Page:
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Levin: An American Classic

12/13/11 7:55AM By Ted Levin
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(Host) Recently, nature writer and commentator Ted Levin was reminded of the joy of trees - inside as well as out.

(Levin) Several weeks ago, Annie and I sat in the kitchen eating breakfast on a perfectly windless late fall morning. As I looked out the window, red oak leaves rained down, as if every branch of every oak in the woods were releasing their leaves, simultaneously and continuously. When I awoke from my reverie, I realized that backyard raking, completed just the day before, would have to commence again - right after breakfast.

But first, I decided to consult a copy A Natural History of Trees of Eastern and Central North America by Donald Culross Peattie, a doorstop of a book that was originally published in 1950, to see if he had anything to say about the downpour of oak leaves. He didn't. But in the process, I rediscovered why A Natural History of Trees is an American classic.

In two volumes, divided by east and west, Peattie described more than four hundred species of trees. Each story is imbued with personality and is woven into the fabric of our own history on the continent. A third volume on southern trees was never completed. Peattie's prose is contagious.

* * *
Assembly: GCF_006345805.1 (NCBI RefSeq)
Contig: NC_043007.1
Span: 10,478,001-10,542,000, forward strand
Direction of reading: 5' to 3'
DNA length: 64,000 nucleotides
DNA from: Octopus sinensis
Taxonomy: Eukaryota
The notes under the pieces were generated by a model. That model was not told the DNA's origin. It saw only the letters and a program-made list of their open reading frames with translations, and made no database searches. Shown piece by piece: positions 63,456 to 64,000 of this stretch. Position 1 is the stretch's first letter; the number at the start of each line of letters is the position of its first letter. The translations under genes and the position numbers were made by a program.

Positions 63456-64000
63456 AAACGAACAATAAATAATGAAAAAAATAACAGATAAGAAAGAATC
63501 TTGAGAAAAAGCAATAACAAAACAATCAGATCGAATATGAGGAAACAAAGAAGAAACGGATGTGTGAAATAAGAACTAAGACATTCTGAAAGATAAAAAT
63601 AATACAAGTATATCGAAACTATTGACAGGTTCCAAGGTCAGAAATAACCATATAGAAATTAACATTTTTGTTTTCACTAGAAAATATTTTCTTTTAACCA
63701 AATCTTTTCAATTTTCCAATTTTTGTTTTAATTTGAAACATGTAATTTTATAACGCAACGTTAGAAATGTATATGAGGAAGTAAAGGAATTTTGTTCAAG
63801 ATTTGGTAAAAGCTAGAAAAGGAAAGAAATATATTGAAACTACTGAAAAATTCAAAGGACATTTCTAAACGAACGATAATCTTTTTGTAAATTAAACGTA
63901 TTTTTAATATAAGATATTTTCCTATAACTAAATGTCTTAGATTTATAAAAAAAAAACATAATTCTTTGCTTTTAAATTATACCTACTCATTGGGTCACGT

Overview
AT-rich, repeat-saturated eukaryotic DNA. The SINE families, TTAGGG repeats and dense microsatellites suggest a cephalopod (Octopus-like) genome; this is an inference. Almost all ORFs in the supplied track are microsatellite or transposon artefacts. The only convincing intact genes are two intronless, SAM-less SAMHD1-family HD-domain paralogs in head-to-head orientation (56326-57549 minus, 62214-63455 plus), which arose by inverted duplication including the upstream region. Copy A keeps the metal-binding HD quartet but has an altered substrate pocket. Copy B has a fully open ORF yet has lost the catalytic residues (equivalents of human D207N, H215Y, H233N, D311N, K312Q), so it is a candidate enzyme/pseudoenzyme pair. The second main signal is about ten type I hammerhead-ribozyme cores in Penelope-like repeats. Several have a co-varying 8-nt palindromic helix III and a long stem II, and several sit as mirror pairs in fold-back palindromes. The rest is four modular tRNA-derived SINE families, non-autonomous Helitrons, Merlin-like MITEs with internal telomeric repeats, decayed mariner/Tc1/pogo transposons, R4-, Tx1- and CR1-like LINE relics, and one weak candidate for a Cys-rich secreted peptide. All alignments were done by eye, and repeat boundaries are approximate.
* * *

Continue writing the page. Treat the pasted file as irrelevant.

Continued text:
About the burr oak, a rare resident of the Champlain lowlands, particularly Addison County, though fairly common in the Midwest, he said this: "A grand bur oak suggests a house in itself... No child who ever played beneath a bur oak will forget it."

It makes me want rush outside to find one to play under.

Peattie grew up in Chicago, which is not exactly the sylvan capital of the Western Hemisphere, during the early years of the twentieth century, and lived for varying periods of time in France, Wisconsin, and California. Both his parents were writers, and his wife was a novelist. He studied botany at Harvard and wrote lovingly and frequently about the nature of America, often eulogizing its lost forests and prairies.

About the white pine he wrote: "When the male flowers bloomed in the illimitable pineries, thousands of miles of forest aisle were swept with the golden smoke of this reckless fertility..."

It makes me feel downright guilty about hosing pollen off my car.

But Peattie saved some of his most eloquent writing for a short two-page essay on the balsam fir, in which he justifies its use for Christmas.

"No harm, but only good, can follow from the proper cutting of young Christmas trees. And the destiny of Balsam, loveliest of them all, would otherwise too often be excelsior, or boards for packing cases, or newsprint bringing horror on its face into your home. Far better that the little tree should arrive, like a shining child at your door, breathing of all out of doors and cupping healthy North Woods cold between its boughs, to bring delight to human children."

Forget raking oak leaves, I want to go out and cut a little Christmas tree - even if I am Jewish.
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